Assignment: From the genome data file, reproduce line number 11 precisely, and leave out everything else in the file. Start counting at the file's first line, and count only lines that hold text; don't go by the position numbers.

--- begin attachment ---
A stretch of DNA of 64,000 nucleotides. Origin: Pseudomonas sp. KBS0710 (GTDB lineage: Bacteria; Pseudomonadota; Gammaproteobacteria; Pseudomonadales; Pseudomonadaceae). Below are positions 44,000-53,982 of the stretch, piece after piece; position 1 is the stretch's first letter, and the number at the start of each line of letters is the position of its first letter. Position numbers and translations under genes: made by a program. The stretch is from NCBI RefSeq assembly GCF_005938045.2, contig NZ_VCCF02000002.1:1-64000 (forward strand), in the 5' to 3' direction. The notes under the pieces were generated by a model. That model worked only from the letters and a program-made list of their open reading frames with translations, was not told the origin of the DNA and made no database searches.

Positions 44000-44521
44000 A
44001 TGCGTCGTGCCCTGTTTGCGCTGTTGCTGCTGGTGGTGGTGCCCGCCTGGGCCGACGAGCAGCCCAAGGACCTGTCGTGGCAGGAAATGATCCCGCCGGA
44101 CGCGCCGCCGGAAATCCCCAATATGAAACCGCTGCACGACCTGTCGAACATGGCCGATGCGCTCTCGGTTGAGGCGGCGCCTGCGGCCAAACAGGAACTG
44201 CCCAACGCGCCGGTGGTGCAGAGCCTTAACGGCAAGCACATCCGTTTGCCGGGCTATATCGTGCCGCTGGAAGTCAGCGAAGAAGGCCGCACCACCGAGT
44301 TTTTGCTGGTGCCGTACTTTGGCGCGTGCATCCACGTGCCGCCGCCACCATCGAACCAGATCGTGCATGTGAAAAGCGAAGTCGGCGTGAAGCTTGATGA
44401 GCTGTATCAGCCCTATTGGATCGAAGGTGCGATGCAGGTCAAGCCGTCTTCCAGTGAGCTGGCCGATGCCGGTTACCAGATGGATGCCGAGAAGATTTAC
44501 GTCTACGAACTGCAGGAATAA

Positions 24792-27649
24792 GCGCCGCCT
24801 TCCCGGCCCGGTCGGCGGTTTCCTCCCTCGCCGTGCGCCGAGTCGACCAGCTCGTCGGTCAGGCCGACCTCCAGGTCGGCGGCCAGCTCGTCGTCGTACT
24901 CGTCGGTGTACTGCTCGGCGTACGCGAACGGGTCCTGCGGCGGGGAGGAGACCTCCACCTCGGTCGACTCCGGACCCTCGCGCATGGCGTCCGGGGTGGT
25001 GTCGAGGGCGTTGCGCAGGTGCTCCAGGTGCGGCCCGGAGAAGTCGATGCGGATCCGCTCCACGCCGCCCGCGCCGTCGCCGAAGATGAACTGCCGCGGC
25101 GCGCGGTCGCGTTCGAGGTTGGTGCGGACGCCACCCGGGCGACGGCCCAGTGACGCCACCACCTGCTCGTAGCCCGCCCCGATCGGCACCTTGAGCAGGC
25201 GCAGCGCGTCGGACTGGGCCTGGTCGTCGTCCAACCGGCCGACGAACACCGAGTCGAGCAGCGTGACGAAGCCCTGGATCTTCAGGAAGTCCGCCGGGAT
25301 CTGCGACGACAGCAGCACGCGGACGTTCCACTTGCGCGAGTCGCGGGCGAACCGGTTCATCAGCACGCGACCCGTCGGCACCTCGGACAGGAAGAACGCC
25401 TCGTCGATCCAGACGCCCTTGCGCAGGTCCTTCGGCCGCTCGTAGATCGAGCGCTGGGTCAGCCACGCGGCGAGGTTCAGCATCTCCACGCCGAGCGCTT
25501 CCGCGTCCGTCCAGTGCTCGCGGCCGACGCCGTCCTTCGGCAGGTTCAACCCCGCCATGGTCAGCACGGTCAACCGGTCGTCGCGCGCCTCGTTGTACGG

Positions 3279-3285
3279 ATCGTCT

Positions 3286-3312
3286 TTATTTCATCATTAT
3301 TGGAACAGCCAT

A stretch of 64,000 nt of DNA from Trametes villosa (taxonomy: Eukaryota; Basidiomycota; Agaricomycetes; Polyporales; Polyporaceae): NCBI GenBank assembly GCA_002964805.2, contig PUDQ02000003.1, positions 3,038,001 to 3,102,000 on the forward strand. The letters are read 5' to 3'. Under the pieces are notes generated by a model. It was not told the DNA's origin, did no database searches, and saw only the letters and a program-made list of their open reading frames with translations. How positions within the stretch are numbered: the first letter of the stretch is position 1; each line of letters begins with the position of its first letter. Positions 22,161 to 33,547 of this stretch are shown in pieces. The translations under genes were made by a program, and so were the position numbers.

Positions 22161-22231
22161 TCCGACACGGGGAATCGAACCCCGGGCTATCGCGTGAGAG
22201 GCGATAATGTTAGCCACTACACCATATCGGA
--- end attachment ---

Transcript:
24792 GCGCCGCCT